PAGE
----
U.S. Treasury Secretary Geithner has warned that delays in extending the U.S. debt ceiling may cause irreparable harm. While borrowing costs for the U.S. government have not yet risen, irreparable harm may have already been done to the U.S. dollar and its status as a reserve currency. Ironically, it's not a plunging, but a rallying bond market that is a symptom of the problem. Let us explain.
First, no one really knows how the markets will behave should the U.S. delay servicing its debt. Most observers believe that a) the Treasury has a big bag of tricks to continue servicing the debt; and b) politicians will play a game of chicken, but eventually do what they always do: agree to spend more money. Some have even suggested that a derailment of the bond market may not be the worst outcome, as it forces action on the deficit now rather than later, arguing that in the long-run, this would be a positive development. That said, we don't know how the bond market will react; but we do know that policy makers are playing with fire, and when you play with fire, you may get burned.
For the time being, there is a more imminent problem building in the markets that may have long-lasting effects. At this stage, the U.S. government may roll existing debt, but cannot issue new debt. This has created a situation where fear may be spreading that there simply won't be a large enough supply of debt to meet investor demand. While this sounds like an odd problem to have, we have recently witnessed a rather unusual level of investment flows, with money piling into Treasuries. As of this writing, investors receive a paltry 0.04% annualized return on their money for giving Uncle Sam a 3-month loan. That's a third of the yield available at the beginning of the year, when 3 month U.S. Treasury Bills yielded an annualized 0.12% (already a severely depressed yield):
For the time being, this is mostly an oddity. But this may well have profound long-term implications for investors from domestic institutions to foreign central banks.
In the U.S., managers of money market funds and other vehicles that provide investors a high degree of liquidity, rely on the U.S. Treasury market. Regulations and practicalities make Treasuries the instrument of choice for a great number of cash management transactions. If there is a shortage of Treasuries, riskier and less liquid securities must be considered, creating operational and regulatory complexities. Few tears may be shed for the managers that have additional work, but some money market funds, amongst others, may become riskier to investors because of the wrangling in Congress.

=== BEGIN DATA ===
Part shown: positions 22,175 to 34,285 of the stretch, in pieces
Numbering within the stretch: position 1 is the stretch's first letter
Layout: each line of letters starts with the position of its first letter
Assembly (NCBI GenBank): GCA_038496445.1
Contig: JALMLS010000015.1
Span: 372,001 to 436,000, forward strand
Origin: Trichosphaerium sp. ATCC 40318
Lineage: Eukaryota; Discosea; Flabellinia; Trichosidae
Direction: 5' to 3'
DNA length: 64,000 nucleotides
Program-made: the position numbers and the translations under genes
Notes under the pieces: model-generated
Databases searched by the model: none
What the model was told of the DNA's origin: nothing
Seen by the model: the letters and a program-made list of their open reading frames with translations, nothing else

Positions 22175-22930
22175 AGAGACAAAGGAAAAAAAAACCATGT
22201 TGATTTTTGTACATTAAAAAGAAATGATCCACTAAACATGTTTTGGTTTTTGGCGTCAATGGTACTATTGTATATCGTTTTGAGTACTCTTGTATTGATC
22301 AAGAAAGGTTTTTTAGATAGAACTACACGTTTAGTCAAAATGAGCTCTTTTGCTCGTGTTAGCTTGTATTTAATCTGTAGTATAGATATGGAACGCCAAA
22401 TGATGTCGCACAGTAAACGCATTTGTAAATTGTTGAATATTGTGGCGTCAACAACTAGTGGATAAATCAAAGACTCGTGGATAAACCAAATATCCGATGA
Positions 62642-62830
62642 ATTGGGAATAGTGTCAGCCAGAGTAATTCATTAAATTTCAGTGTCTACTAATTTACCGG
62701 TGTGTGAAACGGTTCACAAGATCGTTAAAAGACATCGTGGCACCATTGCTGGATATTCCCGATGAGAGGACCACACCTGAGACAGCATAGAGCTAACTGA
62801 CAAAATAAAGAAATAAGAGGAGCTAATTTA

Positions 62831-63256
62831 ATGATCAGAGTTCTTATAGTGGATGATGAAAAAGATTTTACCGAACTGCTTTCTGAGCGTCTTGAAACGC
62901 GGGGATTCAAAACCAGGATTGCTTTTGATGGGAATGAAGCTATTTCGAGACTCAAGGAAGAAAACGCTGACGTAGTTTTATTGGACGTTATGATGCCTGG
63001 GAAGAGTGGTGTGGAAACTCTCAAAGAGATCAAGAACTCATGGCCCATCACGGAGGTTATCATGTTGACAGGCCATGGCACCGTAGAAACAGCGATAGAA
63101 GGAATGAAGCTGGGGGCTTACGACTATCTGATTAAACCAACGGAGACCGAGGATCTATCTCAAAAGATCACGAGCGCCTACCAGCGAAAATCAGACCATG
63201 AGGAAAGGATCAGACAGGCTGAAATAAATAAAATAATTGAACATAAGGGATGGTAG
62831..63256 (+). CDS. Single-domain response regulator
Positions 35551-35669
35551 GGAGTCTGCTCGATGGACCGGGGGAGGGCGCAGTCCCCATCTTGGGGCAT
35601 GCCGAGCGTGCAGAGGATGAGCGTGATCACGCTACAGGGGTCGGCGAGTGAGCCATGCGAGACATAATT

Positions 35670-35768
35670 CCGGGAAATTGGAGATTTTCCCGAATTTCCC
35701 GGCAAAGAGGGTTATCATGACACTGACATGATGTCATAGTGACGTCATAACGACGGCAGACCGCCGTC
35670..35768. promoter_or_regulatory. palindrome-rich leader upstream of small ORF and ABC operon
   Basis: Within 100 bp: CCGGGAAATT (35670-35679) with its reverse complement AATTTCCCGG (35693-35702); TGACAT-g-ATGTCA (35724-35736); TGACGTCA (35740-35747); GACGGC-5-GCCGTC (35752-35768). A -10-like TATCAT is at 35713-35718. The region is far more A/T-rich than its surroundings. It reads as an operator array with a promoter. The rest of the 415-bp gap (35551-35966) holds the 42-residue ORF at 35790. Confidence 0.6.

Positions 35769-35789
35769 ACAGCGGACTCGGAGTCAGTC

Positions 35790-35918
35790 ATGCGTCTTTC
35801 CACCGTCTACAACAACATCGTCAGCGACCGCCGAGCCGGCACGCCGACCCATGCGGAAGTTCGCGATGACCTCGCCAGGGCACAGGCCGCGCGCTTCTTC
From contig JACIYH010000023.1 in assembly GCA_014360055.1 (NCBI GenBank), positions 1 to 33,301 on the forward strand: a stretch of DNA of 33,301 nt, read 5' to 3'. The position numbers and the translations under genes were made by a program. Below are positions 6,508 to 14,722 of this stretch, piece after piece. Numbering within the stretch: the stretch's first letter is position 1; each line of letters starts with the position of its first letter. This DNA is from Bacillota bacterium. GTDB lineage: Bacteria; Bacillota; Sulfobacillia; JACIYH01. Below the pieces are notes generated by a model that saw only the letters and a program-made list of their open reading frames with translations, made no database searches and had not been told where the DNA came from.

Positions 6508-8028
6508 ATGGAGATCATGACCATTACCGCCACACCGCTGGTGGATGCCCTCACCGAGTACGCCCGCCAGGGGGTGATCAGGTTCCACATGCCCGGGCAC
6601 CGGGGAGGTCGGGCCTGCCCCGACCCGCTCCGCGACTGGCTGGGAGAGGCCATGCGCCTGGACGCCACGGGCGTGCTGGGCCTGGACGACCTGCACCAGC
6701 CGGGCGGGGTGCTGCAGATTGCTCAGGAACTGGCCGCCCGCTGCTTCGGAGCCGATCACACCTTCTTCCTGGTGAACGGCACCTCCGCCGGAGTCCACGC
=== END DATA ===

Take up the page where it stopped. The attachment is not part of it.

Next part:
Our main concern, however, is with foreign central banks. A key reason why the U.S. dollar has been the world's reserve currency is because of the lack of alternatives. And when we talk about a lack of alternatives, we don't talk quality, but liquidity. When you have billions to deploy, but don't want to rock the markets, the U.S. Treasury markets have historically been the most liquid in the world. The People's Bank of China, for example, has been increasing its gold holdings; however, as a percentage of its reserves, gold holdings have been going down as total reserves have been climbing at an even faster pace. Liquidity concerns may be the main driver behind this, as the gold market is far less liquid than the Treasury markets. Like most central banks, the People's Bank of China typically does not try to influence market prices, thus adjusting any involvement based on liquidity considerations.
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It's not just the gold market, though. As far as money markets are concerned, the U.S. has the deepest, most liquid market in the world. Indeed, one of the best ways to increase global stability would be for Asian countries to develop their domestic fixed income markets, so that Asian issues of debt are less dependent on the U.S. dollar. But even the Eurozone with an active market in German and French Treasuries, to name a few, is a distant second to the U.S.
Our concern is that the building scarcity of Treasuries will force central banks elsewhere to deploy their money outside of the U.S. Treasury market. As foreign central banks gain operational experience in less liquid markets, they may not revert back to U.S. Treasuries once the gridlock on Congress is resolved. Note that central banks often buy longer dated securities, but we use 3 month bills to illustrate the issue, as those bills should not change all that much in value absent of a change in Federal Reserve policy. Of course, if the scarcity of Treasuries were a result of less deficit spending in the U.S., it would be an entirely different story. But given that the U.S. depends on a vivid Treasury market for a seemingly ever-escalating deficit, the implications of alienating large foreign investors could be dire. In that context, it is worth noting that China has been reducing its Treasury holdings rather steadily:
We are not predicting that institutional investors will abandon the Treasury markets in the near future, but the damage created by a failure to raise the debt limit can already be seen in the markets. As investors, domestic and foreign, learn to deal with reduced liquidity in the Treasury markets, they will have to deploy money elsewhere. As such, foreign central banks may accelerate their diversification beyond the U.S. dollar as operational experience is gained and liquidity may increase in other markets. In the short-term, another driver may be that the artificial shortage of Treasuries make their yields unattractively low, thus encouraging rational investors to look elsewhere for less manipulated returns.
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